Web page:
I enjoyed Paris by Starlight but I didn’t fall completely in love with it as much as I’d hoped or expected and I think that this lies mainly at my own door, probably because elements of this felt more real than I expected and at the moment I’m all about the escapism.  Without doubt, this is a tale with a message.  It’s about finding home and overcoming adversity in a way that really drives home what is truly important.  There’s a message about acceptance and learning to live amicably with others in spite of differences.

I received a copy through Netgalley, courtesy of the author, for which my thanks.  The above is my own opinion.

My rating 3.5 of 5 stars

13 Responses to “Paris by Starlight by Robert Dinsdale”

  1. Ola G

    Lovely review! I think I’ll check The Toymakers first, though 😉

    • @lynnsbooks

      Yeah, the Toymakers was much more my cup of tea. This is good and the writing is lovely but I think it was a little bit ‘real’ for me in my present head state. It’s basically a story or refugees, prejudice, fear and coming to terms with what is really important in life. I enjoyed it but not as much as the first book I read by this author which really is quite magical.
      Lynn 😀

  2. maddalena@spaceandsorcery

    Paris is magical on its own, but the added magic provided by this story sounds intriguing, and your reference to Gaiman enhances that impression. I will need to keep this one on my radar… Thanks for sharing! 🙂

    • @lynnsbooks

      This is beautifully written and a book that stays with you after you put it down. I probably had unrealistic expectations with it because I loved the Toymakers but it was still a good read.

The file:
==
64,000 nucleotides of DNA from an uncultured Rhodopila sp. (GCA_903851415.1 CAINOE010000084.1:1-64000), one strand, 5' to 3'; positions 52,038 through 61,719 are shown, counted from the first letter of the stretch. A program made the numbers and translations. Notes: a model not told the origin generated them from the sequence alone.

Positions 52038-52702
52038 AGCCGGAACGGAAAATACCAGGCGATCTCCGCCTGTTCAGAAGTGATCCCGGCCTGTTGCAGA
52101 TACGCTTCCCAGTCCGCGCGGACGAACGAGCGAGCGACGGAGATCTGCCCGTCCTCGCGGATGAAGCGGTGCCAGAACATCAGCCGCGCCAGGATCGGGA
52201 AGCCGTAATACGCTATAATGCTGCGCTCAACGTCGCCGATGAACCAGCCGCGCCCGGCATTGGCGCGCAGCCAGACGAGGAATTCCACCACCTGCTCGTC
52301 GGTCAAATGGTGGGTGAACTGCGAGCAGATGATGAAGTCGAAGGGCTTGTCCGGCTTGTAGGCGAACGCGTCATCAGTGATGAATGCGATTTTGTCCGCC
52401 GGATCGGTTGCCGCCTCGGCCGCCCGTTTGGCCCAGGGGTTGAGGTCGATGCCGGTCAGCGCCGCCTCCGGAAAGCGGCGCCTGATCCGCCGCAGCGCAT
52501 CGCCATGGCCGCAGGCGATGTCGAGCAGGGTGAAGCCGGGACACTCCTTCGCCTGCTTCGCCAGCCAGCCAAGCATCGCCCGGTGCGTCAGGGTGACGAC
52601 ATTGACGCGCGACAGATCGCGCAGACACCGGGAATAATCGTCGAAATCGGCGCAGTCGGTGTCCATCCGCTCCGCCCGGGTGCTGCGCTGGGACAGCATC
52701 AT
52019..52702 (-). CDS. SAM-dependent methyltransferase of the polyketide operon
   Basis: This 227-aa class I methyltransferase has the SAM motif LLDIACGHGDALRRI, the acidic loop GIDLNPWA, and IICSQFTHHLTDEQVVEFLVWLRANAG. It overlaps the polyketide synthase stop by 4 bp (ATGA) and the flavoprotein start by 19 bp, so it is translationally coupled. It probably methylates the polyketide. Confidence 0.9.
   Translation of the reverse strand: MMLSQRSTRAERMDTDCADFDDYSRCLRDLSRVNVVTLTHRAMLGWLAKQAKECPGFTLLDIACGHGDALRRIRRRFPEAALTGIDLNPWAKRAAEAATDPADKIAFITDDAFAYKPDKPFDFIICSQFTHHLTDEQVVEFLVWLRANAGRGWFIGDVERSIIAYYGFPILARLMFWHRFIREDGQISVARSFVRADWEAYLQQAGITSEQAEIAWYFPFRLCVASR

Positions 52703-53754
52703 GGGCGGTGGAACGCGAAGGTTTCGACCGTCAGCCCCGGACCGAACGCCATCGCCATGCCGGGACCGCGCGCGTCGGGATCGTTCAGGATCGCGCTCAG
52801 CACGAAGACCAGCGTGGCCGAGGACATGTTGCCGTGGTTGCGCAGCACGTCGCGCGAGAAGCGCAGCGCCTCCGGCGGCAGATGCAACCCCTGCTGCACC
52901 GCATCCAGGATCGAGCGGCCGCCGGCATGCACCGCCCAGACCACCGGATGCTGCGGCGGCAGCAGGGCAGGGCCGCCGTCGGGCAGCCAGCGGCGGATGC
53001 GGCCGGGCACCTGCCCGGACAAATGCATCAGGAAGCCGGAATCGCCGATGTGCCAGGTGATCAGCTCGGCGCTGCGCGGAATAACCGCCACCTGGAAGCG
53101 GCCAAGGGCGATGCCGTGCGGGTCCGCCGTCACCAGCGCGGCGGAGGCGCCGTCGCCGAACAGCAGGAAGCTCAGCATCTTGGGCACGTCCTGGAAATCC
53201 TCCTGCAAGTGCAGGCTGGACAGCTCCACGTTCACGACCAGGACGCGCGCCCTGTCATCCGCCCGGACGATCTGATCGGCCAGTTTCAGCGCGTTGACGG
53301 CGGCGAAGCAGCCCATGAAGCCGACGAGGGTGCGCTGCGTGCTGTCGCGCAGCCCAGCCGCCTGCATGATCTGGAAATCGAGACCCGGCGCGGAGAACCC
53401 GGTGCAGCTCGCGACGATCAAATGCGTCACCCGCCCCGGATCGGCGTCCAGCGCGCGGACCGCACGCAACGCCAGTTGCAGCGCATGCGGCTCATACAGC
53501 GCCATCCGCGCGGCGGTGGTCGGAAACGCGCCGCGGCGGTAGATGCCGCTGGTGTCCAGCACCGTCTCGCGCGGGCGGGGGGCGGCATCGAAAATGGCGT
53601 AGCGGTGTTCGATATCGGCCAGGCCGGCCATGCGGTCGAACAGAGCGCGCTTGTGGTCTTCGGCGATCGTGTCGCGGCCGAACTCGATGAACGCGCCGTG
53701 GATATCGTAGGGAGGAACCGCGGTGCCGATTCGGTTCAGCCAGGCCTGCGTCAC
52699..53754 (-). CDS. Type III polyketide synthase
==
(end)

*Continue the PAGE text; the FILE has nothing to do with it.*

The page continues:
Lynn 😀

  3. Tammy

    I remember how much you liked The Toymakers. I suppose after reading this review, I’d pick The Toymakers to read first:-)

  4. Mogsy @ BiblioSanctum

    I think what appeals to me most about this one is the writing and the promise of gorgeous prose. Don’t know how much it will grab me though, because these days I’m looking for more escapism too 🙂

    • @lynnsbooks

      Yeah, great food for thought but not perhaps a perfect fit for my current mindset.
      Lynn 😀

  5. pagesandtea

    I remember really enjoying The Toymakers, it was so magical. I loved the writing too, so would probably be tempted to pick this new book up at some point.
    Escapism is definitely good – I’ve just finished Shades of Milk and Honey and really enjoyed that just because it was something different.

    • @lynnsbooks

      I’ve read your review and added Milk and Honey to my wishlist.
      lynn 😀

  6. @lynnsbooks

    I’ve read your review and added Milk and Honey to my wishlist.
    lynn 😀

  7. waytoofantasy

    Well, doesn’t sound like a bad book but maybe just a bit average. I had not heard of this one but it looks like something I might enjoy, might have to add it to my list. 🙂

    • @lynnsbooks

      It has plenty of food for thought and magic – at its heart it’s a story about fitting in, finding a place in the world and creating a home. Fundamentally it’s about the plight of refugees and the prejudices they encounter. Perhaps a little less escapism than I wanted at the current time but he does write beautifully.
      Lynn 😀